January, the time of New Year Resolutions. Use that stagnant gym membership, learn a new language, become a black belt in karate. Well it would appear we’re not the only ones seeking self-improvement.
A network for robots being tested in the Netherlands, RoboEarth, is designed to help them with their attempts at self-improvement. Soon, our mechanical minions will be able to compare notes on how to best care for us.
Service robots are machines designed to perform tasks with or for humans in normal environments as opposed to in a factory setting. The intelligent ones have some freedom with regards to how to complete a task and are required to make decisions on their actions based on their knowledge and senses. So the good news is, there are robots to make sandwiches, do your washing and even ones that have mastered the art of something far too many humans struggle with – building Ikea furniture.
However it’s not as Bicentennial Man as it might sound, the robot must first be provided with the knowledge needed to perform these tasks. This knowledge is centered on the objects involved in these tasks, their look, how they can be picked up and where they are kept as well as other general information such as space and environment (maps of rooms and buildings). These things are engineered into their software, this process takes a long time, even for a simple task like putting the kettle on and is limited in that the robot will only know the exact things that it has been taught. So as a scientist and his PHD can’t be shipped off along with every robot, researchers have had to examine how to get these robots to learn quickly about a new environment.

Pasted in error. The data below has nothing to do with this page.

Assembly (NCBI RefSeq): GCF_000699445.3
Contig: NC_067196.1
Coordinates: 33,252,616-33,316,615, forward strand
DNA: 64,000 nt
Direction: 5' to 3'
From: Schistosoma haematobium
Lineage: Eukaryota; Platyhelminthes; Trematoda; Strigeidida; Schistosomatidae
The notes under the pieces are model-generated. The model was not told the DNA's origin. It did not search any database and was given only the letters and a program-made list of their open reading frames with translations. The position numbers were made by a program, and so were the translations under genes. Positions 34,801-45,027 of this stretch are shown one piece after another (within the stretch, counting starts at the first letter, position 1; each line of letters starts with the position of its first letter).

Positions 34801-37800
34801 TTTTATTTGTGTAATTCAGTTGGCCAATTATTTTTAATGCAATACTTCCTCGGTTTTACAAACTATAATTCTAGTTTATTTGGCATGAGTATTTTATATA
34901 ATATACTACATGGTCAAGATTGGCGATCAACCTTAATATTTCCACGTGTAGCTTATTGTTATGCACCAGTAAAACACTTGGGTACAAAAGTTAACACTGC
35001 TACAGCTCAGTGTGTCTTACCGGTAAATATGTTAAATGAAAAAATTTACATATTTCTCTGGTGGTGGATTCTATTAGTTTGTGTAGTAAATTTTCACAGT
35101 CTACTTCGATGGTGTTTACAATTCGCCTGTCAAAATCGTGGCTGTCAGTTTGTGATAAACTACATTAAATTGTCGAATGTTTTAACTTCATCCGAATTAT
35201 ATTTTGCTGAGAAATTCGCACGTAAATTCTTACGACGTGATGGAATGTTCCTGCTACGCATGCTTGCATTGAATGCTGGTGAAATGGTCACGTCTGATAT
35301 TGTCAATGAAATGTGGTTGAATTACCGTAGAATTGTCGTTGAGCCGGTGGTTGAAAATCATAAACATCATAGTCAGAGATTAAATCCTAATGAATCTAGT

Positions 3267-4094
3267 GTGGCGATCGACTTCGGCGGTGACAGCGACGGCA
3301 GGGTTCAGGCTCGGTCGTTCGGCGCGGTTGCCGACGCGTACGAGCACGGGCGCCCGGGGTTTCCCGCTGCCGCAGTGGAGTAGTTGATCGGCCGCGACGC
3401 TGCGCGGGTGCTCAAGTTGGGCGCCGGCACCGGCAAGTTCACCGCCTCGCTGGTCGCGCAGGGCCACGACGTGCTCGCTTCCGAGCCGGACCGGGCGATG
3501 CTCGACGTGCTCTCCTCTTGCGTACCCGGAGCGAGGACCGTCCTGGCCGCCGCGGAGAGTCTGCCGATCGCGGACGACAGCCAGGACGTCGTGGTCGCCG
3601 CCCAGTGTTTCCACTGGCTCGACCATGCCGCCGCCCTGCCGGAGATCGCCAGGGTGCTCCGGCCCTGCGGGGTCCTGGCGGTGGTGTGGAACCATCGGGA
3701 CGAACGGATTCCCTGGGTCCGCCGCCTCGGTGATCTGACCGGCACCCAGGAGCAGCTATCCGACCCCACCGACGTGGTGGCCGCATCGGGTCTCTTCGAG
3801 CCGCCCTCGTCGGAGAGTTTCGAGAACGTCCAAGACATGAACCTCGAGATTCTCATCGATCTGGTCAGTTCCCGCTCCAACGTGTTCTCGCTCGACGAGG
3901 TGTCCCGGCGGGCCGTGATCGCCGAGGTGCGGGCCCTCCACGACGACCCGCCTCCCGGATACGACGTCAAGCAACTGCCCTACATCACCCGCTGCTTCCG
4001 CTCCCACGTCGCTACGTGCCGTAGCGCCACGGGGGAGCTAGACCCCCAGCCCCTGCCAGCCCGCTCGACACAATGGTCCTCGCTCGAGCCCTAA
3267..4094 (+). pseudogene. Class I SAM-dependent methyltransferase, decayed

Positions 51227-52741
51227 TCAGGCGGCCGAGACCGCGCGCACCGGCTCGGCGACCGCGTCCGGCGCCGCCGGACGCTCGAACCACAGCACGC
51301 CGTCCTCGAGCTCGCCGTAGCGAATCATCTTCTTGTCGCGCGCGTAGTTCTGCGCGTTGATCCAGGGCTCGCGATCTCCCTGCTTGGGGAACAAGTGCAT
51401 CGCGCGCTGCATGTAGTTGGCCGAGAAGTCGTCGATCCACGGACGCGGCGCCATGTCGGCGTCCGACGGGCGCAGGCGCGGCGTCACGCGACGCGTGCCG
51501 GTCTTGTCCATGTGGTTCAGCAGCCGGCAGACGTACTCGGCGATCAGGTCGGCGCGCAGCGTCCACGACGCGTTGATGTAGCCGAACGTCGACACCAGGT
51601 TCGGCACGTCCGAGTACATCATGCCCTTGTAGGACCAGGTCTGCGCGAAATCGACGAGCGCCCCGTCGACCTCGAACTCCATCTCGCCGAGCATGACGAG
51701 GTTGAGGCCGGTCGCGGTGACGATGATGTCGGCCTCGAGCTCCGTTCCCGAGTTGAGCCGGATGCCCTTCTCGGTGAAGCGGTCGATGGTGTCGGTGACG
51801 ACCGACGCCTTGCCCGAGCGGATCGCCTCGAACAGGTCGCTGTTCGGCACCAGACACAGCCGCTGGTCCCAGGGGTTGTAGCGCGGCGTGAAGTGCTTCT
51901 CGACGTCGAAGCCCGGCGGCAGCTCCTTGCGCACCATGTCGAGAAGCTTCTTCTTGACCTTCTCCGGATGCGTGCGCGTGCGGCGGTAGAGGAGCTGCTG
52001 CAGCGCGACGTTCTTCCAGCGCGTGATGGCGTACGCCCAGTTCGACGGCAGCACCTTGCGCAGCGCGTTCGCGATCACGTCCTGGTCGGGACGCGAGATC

Enter RoboEarth, who along with Philips have developed what is essentially a Wikipedia for robots. When one robot in England learns how to work a toaster, it can then upload the information onto the robot network. A fellow robot in Norway with no experience of using a toaster can log on and learn how to recognise and use one. The system allows the knowledge that has been programmed to one robot to be shared with another robot, anywhere in the world via a shared, web-accessible database.
The stereotypical vision of the future is robots and flying cars. It would appear in the not too distant future there could be a robot helper bringing you your morning coffee. So, where’s this flying car?
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